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Last updated: August 23. 2013 5:31PM - 1717 Views
By - cberendt@civitasmedia.com



Chris Berendt/Sampson IndependentA traffic light and sign on Elizabeth Street, at the entrance to Laurelwood Apartments, stops motorists before the bridge at U.S. 701 (Faircloth Freeway). A similar light is located on the other side of the bridge, expected to be reduced to one lane until Sept. 15.
Chris Berendt/Sampson IndependentA traffic light and sign on Elizabeth Street, at the entrance to Laurelwood Apartments, stops motorists before the bridge at U.S. 701 (Faircloth Freeway). A similar light is located on the other side of the bridge, expected to be reduced to one lane until Sept. 15.
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Delays in bridge repairs at Elizabeth Street and U.S. 701 (Faircloth Freeway) may act to snarl traffic in the coming weeks, with a slew of buses and other vehicles set to join other motorists when school officially starts Monday.


The N.C. Department of Transportation (DOT) currently maintains more than 12,000 bridges across the state and inspects each once every two years. Following that inspection, the bridge is graded and given a condition classification that puts it in line for one of three types of work — replacement, rehabilitation and preservation.


The last inspection on the bridge at Elizabeth Street and Faircloth Freeway, conducted last year, noted it was in fair condition — middle of the road between “good” and “poor” — and was in need of preservation work.


“The structure overall was in really good shape,” said Trevor Carroll, DOT bridge maintenance engineer for Division 3, “but the deck just needed to have some work done to it. You can call it resurfacing.”


Ralph Hodge Construction Co. out of Wilson was awarded the contract to do the work, but is behind schedule, DOT officials said. The work, originally expected to be finished by mid-August, now is set for a Sept. 15 finish.


There are currently no detour routes, but the temporary traffic lights and signage on opposite sides of the bridge, going toward the downtown and back toward Clinton High School and Sampson Middle School, were put up to accommodate the reduction to one-lane traffic.


“We’ve started using those and we like them,” said Carroll. “We feel that the traveling public responds to that better.”


He said no alternate routes are being explored “at this time,” but the project was not expected to be going on once school started.


“It was not in the plan for the folks to be doing the work on the bridges at the school right now, but the contractor failed to move along as planned,” said Carroll. “It was a combination of a bunch of different things — weather was a factor. I know Ralph Hodge started late on this project. They were planning on being finished by (Aug. 14), but that didn’t work out, as you see. They got a late start and it’s taken them longer than it should’ve taken, as far as the project duration.”


Every bridge in North Carolina is inspected at least every two years in accordance with the National Federal Standard for Bridge Inspection. Structural problems identified during those inspections are addressed by DOT bridge maintenance crews or through contract repairs, such as the Elizabeth Street bridge work.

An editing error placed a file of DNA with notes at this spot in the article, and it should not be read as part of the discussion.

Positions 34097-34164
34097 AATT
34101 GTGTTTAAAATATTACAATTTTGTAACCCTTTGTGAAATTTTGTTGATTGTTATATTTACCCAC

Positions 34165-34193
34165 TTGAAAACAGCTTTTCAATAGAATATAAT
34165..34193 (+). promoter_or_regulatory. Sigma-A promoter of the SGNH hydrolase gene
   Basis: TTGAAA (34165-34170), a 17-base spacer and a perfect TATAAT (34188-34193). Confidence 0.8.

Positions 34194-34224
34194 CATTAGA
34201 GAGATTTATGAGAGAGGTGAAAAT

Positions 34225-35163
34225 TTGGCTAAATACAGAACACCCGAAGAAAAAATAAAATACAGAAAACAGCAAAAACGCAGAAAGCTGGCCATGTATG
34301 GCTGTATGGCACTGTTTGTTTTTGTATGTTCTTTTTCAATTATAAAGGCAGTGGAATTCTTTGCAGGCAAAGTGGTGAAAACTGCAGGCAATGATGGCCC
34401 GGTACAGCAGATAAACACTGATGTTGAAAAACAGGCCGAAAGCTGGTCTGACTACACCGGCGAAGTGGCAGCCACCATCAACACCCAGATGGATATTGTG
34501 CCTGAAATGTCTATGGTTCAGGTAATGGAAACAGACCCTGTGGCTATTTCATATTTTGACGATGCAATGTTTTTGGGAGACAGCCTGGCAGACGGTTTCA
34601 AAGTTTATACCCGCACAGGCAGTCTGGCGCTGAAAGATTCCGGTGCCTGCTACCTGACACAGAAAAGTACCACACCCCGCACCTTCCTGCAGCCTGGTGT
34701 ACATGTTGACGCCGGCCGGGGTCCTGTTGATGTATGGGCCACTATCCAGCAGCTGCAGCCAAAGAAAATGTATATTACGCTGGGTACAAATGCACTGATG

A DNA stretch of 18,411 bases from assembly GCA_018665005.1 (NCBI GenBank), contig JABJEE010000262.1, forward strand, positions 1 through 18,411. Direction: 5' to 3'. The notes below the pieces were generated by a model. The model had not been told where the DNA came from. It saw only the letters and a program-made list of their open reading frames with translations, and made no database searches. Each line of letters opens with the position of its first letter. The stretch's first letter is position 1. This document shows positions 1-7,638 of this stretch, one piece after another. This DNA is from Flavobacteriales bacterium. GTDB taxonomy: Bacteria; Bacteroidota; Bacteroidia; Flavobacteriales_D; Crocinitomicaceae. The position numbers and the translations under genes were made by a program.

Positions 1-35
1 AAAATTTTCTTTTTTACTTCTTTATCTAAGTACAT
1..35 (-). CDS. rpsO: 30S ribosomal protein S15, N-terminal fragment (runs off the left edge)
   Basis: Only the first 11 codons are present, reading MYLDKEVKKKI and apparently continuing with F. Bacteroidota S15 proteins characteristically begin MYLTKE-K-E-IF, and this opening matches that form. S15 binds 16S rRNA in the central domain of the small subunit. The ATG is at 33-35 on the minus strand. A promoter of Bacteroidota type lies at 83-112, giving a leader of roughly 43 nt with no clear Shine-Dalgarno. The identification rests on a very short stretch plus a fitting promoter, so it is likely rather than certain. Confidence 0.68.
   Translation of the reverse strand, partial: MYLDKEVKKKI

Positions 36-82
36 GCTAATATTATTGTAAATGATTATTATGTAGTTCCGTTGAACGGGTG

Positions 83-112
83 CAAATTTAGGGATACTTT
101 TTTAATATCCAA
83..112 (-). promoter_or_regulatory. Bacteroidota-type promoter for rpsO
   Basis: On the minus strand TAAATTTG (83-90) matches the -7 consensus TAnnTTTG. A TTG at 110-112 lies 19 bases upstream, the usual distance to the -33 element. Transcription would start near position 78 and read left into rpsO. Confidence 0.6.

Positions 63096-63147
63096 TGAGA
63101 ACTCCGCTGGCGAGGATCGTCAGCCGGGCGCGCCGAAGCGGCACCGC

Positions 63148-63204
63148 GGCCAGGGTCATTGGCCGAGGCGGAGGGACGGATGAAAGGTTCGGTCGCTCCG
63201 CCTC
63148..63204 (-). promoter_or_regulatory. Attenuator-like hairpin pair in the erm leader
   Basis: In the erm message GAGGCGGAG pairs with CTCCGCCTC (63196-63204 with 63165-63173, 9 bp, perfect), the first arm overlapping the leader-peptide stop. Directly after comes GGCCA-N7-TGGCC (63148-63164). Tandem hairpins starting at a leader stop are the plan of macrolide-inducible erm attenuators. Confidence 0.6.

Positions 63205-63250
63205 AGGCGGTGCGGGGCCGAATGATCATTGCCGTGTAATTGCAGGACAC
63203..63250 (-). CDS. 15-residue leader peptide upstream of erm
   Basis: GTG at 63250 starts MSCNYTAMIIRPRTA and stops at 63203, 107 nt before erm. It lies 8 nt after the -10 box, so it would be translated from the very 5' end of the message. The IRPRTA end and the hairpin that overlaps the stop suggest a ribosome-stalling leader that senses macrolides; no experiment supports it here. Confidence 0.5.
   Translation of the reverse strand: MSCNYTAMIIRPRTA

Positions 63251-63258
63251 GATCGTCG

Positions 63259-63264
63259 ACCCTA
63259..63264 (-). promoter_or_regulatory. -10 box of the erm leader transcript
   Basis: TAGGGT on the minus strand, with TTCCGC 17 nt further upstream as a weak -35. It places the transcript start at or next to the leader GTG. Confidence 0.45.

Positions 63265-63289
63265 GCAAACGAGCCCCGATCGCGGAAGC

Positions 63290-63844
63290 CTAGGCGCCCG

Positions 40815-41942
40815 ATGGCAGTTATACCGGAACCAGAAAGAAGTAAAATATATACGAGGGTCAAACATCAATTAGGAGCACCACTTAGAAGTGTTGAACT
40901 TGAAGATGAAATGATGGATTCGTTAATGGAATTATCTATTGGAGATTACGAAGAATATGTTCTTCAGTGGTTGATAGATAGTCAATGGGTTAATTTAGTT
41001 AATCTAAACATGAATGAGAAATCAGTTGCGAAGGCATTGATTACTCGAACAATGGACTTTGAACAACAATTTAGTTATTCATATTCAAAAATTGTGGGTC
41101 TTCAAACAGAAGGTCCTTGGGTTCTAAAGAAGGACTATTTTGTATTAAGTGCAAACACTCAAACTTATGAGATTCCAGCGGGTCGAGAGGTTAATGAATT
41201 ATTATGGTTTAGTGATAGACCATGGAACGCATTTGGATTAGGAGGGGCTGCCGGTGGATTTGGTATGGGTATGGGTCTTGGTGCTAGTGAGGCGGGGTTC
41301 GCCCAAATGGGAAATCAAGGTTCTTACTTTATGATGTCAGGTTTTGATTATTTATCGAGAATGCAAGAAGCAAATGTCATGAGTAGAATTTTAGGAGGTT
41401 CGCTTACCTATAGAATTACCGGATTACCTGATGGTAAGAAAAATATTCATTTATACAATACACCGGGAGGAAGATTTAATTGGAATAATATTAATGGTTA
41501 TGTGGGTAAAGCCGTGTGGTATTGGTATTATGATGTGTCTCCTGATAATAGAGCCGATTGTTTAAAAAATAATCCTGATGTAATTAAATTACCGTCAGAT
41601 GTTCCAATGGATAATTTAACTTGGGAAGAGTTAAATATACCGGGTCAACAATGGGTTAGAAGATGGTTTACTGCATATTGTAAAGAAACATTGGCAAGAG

Approximately $12 million is allocated annually for bridge inspections and another $65 million a year for bridge maintenance.


“Our inspectors inspect every bridge every other year all across the state,” Carroll remarked. “A bridge will be looked at once every other year regardless of age, that’s just one of the requirements. An older bridge does not necessarily mean that it is going to be rehabbed. A lot of time we just replace them. It’s really all about the score that a bridge has.”


Replacement means exactly that, while rehabilitation can include replacing decks, spans and girders; jacking bridges; and major system preservation. Preservation can encompass hydro-demolition, resurfacing decks, painting structural steel, cleaning and painting bearings, and repairing and replacing expansion joints.


The Elizabeth Street/U.S. 701 overpass falls into that latter category.


“With this type of preservation work, the bridge deck would be scored as a ‘poor,’ ‘fair’ or ‘good,’” Carroll said. “If it receives a ‘fair’ it requires something like an epoxy overlay; if it receives a ‘poor’ it would need a hydro-demolition overlay, or an LMC (Latex-Modified Concrete) overlay.”


The bridge is now in fair condition, but as with any of the DOT’s bridge improvement or replacement projects, the department and those it contracts see to it that a report of “good” is on the next inspection.


“The last inspection report, dated 2012, it was fair,” said Carroll of the Elizabeth Street bridge, located between Springvale Cemetery and Westover Road. “After the preservation activity, on the next inspection, it is going to be good.”


Clinton Police Chief Jay Tilley stressed that motorists traveling to Clinton High and Sampson Middle for the opening of school next week might want to find an alternate route, like Indiantown Road.


Chris Berendt can be reached at 910-592-8137 ext. 121 or via email at cberendt@civitasmedia.com.





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